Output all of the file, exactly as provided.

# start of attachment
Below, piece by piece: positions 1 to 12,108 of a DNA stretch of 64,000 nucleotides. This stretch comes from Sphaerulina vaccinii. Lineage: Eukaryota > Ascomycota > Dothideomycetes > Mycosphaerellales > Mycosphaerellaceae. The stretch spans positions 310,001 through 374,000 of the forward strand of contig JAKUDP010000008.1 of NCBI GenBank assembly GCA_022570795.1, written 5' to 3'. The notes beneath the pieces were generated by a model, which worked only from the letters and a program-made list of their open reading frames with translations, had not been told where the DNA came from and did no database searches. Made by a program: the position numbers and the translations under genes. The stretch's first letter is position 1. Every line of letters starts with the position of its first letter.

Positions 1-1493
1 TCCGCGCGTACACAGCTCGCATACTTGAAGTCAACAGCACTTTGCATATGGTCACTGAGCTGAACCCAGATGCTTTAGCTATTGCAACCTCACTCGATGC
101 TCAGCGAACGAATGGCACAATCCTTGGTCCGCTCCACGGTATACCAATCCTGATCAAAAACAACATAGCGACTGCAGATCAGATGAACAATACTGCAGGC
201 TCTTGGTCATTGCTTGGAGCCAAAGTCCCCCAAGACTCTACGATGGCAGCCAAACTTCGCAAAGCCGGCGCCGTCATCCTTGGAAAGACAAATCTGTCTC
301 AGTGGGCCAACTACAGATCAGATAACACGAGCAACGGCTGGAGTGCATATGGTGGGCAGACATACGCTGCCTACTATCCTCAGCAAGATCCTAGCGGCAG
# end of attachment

Below, piece by piece: positions 1 to 12,108 of a DNA stretch of 64,000 nucleotides. This stretch comes from Sphaerulina vaccinii. Lineage: Eukaryota > Ascomycota > Dothideomycetes > Mycosphaerellales > Mycosphaerellaceae. The stretch spans positions 310,001 through 374,000 of the forward strand of contig JAKUDP010000008.1 of NCBI GenBank assembly GCA_022570795.1, written 5' to 3'. The notes beneath the pieces were generated by a model, which worked only from the letters and a program-made list of their open reading frames with translations, had not been told where the DNA came from and did no database searches. Made by a program: the position numbers and the translations under genes. The stretch's first letter is position 1. Every line of letters starts with the position of its first letter.

Positions 1-1493
1 TCCGCGCGTACACAGCTCGCATACTTGAAGTCAACAGCACTTTGCATATGGTCACTGAGCTGAACCCAGATGCTTTAGCTATTGCAACCTCACTCGATGC
101 TCAGCGAACGAATGGCACAATCCTTGGTCCGCTCCACGGTATACCAATCCTGATCAAAAACAACATAGCGACTGCAGATCAGATGAACAATACTGCAGGC
201 TCTTGGTCATTGCTTGGAGCCAAAGTCCCCCAAGACTCTACGATGGCAGCCAAACTTCGCAAAGCCGGCGCCGTCATCCTTGGAAAGACAAATCTGTCTC
301 AGTGGGCCAACTACAGATCAGATAACACGAGCAACGGCTGGAGTGCATATGGTGGGCAGACATACGCTGCCTACTATCCTCAGCAAGATCCTAGCGGCAG